What do Photoshop, Matlab, Panic Transmit, and Eclipse have in common? They are among the 299 apps for which macOS applies compatibillity fixes.
 



I remember reading years ago that Classic Mac OS was held back by Apple putting in lots of backward compatibility. Apple had to do backflips to ensure that MS Office would run in each version.

This is an improvement that Apple modifies the development system but not the OS itself.
 


I have a lot of vintage software that is 32-bit. In fact there are 184 listed in the 32-bit check.

What I want to know and understand is if I upgrade to the next version of macOS that is 64-bit-only, can I boot from an external disk that is 32-bit friendly to run those applications when necessary?
 


As I understand it, if Apple does not modify the APIs associated with your 32-bit app, then it will run. If at some time in the future Apple modifies those APIs, your 32-bit app may or may not function as it normally does.

In my own case I had been periodically buying a newer version of Toast, with the latest version being Toast 15, and not bothering to check if its CD/DVD burning capabilities had been updated. Silly me has spent a considerable sum supporting Roxio when I could just as well have put the money in the bank and continued using Toast 10! Could well have just used Apple's built in burning features, but I liked the GUI.
 


As I understand it, if Apple does not modify the APIs associated with your 32-bit app, then it will run. If at some time in the future Apple modifies those APIs, your 32-bit app may or may not function as it normally does. In my own case I had been periodically buying a newer version of Toast, with the latest version being Toast 15, and not bothering to check if its CD/DVD burning capabilities had been updated. Silly me has spent a considerable sum supporting Roxio when I could just as well have put the money in the bank and continued using Toast 10! Could well have just used Apple's built in burning features, but I liked the GUI.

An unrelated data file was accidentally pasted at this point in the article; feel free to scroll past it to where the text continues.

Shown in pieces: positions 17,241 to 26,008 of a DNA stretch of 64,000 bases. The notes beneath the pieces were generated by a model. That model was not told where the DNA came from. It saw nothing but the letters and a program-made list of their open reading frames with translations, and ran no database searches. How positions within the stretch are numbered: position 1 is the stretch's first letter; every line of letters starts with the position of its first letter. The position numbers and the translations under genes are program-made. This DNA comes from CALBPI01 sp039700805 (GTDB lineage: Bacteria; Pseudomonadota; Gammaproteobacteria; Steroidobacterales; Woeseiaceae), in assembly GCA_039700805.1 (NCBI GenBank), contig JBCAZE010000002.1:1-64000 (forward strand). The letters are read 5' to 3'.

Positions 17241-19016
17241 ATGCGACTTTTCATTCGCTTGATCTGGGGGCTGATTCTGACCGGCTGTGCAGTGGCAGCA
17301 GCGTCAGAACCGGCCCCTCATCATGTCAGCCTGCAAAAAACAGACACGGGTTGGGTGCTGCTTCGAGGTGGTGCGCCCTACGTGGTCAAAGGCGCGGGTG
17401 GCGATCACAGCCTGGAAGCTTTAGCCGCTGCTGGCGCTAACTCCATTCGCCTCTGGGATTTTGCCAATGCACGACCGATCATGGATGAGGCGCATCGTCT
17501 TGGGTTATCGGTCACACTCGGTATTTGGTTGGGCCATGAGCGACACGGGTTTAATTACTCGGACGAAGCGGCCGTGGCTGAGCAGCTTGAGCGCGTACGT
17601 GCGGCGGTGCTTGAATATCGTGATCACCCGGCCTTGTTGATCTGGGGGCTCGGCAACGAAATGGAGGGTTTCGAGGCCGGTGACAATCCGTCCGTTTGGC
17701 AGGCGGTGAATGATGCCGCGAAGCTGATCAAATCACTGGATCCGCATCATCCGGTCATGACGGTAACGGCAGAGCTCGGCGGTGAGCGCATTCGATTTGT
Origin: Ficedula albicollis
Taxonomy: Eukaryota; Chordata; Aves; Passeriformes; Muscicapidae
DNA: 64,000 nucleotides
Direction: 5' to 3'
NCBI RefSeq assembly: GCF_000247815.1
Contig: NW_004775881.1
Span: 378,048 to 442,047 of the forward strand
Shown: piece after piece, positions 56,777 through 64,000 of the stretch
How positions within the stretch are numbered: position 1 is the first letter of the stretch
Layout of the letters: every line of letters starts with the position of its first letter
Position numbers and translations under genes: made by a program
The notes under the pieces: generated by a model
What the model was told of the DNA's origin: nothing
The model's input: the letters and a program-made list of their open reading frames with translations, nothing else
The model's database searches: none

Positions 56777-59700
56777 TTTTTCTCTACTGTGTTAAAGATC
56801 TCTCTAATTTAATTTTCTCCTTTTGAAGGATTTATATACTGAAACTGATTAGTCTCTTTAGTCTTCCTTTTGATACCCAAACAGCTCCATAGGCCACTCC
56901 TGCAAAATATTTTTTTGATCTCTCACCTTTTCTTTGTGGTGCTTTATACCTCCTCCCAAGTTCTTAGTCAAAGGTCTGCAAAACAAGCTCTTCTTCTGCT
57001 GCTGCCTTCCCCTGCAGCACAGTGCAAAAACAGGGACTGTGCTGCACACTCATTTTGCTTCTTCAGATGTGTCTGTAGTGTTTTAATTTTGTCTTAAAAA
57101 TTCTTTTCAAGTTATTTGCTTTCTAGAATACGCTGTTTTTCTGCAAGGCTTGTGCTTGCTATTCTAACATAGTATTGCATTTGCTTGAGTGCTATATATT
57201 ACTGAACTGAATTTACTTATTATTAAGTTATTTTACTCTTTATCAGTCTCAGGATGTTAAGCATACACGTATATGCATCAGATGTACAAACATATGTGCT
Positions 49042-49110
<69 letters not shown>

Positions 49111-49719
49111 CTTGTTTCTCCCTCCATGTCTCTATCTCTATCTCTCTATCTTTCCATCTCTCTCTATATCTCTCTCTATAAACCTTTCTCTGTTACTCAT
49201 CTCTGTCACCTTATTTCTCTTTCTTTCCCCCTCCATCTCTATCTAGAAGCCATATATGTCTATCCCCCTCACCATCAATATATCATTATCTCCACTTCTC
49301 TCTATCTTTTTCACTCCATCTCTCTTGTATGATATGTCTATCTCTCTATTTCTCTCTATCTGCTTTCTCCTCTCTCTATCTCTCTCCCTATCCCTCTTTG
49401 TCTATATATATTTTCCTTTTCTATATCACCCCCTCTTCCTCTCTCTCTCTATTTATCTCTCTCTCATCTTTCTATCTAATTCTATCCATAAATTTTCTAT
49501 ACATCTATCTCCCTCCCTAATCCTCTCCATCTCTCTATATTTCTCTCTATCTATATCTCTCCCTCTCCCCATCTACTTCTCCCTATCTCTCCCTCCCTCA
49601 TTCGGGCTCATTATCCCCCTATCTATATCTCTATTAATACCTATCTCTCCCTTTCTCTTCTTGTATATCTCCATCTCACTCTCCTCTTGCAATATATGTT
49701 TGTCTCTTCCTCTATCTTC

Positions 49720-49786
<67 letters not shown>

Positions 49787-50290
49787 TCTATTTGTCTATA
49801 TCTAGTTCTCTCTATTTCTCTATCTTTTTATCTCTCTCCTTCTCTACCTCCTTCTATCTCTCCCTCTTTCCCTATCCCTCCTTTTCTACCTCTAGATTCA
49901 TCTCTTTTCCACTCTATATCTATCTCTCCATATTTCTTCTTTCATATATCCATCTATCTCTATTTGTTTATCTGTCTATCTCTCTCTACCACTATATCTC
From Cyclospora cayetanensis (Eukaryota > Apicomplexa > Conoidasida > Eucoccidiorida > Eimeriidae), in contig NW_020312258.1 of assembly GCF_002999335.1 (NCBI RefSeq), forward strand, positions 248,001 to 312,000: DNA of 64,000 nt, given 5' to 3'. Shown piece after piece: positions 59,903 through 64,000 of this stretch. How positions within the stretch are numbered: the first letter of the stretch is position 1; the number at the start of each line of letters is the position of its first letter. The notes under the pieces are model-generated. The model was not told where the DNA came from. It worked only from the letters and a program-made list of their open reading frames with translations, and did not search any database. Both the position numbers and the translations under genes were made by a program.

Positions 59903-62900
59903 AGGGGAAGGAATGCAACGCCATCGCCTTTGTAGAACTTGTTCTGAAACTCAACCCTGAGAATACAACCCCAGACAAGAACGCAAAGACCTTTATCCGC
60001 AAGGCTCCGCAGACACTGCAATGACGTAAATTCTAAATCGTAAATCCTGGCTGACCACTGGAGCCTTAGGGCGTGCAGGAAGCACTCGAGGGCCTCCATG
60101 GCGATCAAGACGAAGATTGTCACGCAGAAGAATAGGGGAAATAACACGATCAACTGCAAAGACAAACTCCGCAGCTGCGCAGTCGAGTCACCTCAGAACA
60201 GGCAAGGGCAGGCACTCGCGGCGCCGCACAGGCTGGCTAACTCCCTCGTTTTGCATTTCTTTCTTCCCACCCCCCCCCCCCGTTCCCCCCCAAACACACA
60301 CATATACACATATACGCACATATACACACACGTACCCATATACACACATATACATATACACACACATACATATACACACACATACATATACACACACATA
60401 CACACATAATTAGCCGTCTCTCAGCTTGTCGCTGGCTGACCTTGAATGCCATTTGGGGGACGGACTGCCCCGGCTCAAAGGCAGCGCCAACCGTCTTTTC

What I meant was, will the hardware on my iMac allow me to boot into macOS 10.13.4 on an external drive, or is there something in the hardware or firmware that will prevent it? I am assuming the API's are in the new OS and would not be changed on the external drive still running macOS 10.13.4.
 


...if I upgrade to the next version of macOS that is 64-bit-only, can I boot from an external disk that is 32-bit friendly to run those applications when necessary?
A lot of unknown factors here (which Mac, which OS version on that Mac, which external drive etc.) make an accurate determination difficult. All of those factors will need to support an external boot of a (presumably) prior macOS version. Plus, Apple's macOS 10.13.4 High Sierra SDK Release Notes (Howard Oakley's site also has a nice description) demonstrate how Apple can stop 32-bit apps in NVRAM, which, though surmountable, is yet another obstacle.